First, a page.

(ii) Water by the roots is taken from the soil and carried upward via the xylem to the leaves and then to the photosynthetic cell through the xylem. In the presence of sunshine, these water molecules split to generate hydrogen and oxygen. This process is known as photolysis of water. Hydrogen ions are utilised to decrease CO2, and O2 is produced as a byproduct.
(iii) Additional materials – Nitrogen, phosphorus, iron, and magnesium are also absorbed from the soil. Nitrogen is a critical component of proteins and other organic molecules. It is taken up in the form of organic compounds or as inorganic nitrates (or nitrites) generated from ambient nitrogen by symbiatic bacteria such as Rhizobium.
Organisms are unable to prepare food on their own under the heterotrophic method of feeding. Heterotrophs acquire energy from organic molecules that autotrophs have previously created.
These organisms do this via the usage of biocatalysts known as enzymes. The modes in heterotrophic nutrition vary across species, depending on the kind, availability, and manner by which an organism gets the food resources.
Heterotrophs include carnivores, herbivores, omnivores, saprotrophs and parasites. Heterotrophs may be classified into three distinct nutritional modes:
(i) Holozoic Nutrition – Carnivores (meat eaters), Herbivores (plant eaters), and omnivores (plant and meat eaters) all consume in a holozoic manner. In this form of feeding, complex food molecules are ingested and subsequently broken down into smaller, more soluble ones. For instance, an amoeba, a cow, a goat, a dog, a cat, or a human person.
(ii) Saprotrophic Nutrition (saprophytic nutrition) – Saprotrophs are organisms that feed on decomposing organic matter, breaking down and absorbing complex components from the environment, such as fungi such as mushrooms, yeast, bread moulds, and bacteria.
(iii) Parasitic Nutrition – Parasites are organisms that feed on other species. These creatures feed on or within the body of another organism (host) for gaining sustenance without harming it, for example, lice, tapeworm, ticks, leech, plasmodium, flatworm, and plants such as Cuscuta (amarel), yellow rattle, and others.
Nutrition in Amoeba
It is a single-celled omnivore. Amoeba has a holozoic method of feeding. It is accomplished by the use of pseudopodia (finger-like extensions). When food comes into touch with its cell surface through ingestion, it engulfs it.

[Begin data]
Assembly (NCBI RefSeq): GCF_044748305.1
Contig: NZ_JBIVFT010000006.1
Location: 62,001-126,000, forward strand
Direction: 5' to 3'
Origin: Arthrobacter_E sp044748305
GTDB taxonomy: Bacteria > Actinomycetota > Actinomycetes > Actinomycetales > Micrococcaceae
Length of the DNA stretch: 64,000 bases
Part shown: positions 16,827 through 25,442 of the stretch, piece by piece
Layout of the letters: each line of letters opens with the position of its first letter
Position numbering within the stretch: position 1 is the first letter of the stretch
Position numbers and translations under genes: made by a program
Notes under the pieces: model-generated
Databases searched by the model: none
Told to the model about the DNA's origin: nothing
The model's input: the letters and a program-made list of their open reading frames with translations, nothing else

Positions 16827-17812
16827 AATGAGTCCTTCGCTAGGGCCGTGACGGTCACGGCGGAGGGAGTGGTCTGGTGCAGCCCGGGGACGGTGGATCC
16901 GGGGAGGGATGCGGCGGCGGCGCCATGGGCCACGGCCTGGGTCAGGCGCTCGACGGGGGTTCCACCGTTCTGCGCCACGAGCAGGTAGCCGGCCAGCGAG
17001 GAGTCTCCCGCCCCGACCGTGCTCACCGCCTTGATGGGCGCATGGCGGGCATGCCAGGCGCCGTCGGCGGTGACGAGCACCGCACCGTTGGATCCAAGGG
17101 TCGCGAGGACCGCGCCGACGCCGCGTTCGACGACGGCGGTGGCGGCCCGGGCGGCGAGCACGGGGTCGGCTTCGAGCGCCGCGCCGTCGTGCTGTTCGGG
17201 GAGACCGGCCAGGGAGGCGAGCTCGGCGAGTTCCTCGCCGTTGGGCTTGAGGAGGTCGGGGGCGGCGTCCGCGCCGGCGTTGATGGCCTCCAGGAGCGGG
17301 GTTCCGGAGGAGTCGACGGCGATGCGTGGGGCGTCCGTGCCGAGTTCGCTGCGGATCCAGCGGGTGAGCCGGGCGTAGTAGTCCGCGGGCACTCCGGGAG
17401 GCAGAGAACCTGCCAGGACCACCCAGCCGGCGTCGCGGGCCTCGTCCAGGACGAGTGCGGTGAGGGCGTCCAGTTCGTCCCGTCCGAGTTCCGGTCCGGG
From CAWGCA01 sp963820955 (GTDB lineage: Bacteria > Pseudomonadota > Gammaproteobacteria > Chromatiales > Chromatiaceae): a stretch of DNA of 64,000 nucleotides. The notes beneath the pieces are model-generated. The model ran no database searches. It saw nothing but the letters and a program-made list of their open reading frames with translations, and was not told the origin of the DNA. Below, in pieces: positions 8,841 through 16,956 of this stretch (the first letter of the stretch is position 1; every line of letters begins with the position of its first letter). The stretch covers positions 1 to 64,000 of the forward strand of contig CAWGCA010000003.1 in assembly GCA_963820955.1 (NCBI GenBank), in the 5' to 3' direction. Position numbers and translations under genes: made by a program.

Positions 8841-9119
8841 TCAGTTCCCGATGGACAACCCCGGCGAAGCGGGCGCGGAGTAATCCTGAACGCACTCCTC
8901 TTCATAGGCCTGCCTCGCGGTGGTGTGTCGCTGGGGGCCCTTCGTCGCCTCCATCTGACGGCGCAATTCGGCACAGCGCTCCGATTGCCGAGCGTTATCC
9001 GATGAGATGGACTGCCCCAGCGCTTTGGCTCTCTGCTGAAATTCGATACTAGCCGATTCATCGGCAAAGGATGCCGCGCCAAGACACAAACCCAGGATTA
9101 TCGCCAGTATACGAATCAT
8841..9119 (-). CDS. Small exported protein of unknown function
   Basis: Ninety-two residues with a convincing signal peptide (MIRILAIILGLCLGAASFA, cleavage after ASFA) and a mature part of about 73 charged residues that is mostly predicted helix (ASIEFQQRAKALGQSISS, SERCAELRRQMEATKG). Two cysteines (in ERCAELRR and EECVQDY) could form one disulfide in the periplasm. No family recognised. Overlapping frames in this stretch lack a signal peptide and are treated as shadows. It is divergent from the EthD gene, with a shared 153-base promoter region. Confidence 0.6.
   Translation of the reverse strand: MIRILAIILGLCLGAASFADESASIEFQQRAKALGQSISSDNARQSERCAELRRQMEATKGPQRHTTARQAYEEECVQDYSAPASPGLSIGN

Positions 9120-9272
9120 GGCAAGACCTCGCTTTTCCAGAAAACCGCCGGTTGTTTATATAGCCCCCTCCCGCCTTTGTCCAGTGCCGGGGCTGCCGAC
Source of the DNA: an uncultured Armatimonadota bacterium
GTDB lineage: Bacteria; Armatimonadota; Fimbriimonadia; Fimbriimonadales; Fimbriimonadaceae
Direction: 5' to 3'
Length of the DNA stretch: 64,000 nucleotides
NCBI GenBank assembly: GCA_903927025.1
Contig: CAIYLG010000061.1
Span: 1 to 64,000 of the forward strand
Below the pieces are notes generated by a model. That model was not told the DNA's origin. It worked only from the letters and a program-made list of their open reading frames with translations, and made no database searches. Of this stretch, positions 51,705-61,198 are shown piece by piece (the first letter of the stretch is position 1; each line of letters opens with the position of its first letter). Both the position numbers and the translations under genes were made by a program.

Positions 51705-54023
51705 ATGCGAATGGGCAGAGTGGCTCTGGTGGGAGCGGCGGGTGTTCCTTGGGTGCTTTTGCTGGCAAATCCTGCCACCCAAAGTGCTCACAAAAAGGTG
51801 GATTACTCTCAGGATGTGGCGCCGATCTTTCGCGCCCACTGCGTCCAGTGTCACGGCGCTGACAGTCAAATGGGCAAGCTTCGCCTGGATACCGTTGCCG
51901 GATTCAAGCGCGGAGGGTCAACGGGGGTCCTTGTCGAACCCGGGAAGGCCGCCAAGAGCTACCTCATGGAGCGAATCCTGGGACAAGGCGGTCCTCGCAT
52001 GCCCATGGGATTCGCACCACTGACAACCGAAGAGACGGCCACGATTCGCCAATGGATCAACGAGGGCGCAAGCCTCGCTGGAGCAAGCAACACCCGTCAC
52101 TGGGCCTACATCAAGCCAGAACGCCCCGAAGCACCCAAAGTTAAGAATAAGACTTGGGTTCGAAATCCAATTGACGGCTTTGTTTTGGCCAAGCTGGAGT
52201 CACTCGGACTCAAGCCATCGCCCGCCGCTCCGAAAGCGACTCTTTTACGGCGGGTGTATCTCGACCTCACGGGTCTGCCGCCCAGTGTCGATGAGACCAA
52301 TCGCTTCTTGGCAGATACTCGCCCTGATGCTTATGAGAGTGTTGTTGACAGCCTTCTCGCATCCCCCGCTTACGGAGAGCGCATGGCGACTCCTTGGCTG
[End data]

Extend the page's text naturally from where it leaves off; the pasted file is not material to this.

Pseudopodia forms a vacuole around the food particle. Within the food vacuole, complex food is broken down into tiny soluble molecules that are easily absorbed by the cytoplasm, a process known as absorption.
The undigested food material is eliminated by the cell membrane, which spontaneously ruptures at any location and removes the undigested food, a process known as egestion.
Nutrition in Human Beings
The process of ingesting necessary nutrients in the form of food occurs in humans through an extensive system which is known as the digestive system.
Digestion is a catabolic process in which complicated and massive food components are broken down into their smaller and simpler components using a variety of hydrolytic enzymes.
These simpler versions are then absorbed by various sections of the body.
The digestive system in humans is made up of a lengthy tube structure called the alimentary canal and a variety of digestive glands. These glands produce a variety of digesting enzymes.
It is a lengthy 7-8 metre tube that contains the complete digestive process. The alimentary canal performs the whole process of ingestion, absorption, digestion, assimilation, and egestion of food material.
The alimentary canal’s principal segments are mentioned below:
Mouth – It’s the initial section of the digestive system since it is where food enters the alimentary canal. The mouth is mostly composed of two key components:
- Tongue – The tongue is a muscular and also sensory organ located in the buccal cavity’s floor. It has a variety of caste buds and aids in salivating and in the mixing of food. Along with this, it aids in speech production.
- Teeth – Teeth are hard structures found on both the upper and lower jaw bones. Teeth are mostly used for cutting, grinding, and chewing food.
(ii) Pharynx – A small chamber in a funnel form positioned behind the mouth cavity. It is in communication with both the trachea (windpipe) and the oesophagus.
(iii) Oesophagus – It’s a long, slender muscular tube that connects to the stomach.
(iv) Stomach – It is a portion of the alimentary canal that is the most dilated. It is located under the diaphragm, between the small intestine and the oesophagus. It acts as a food storage area, where food is partially digested by the release of gastric glands. The stomach’s muscular walls aid in appropriately mixing the food.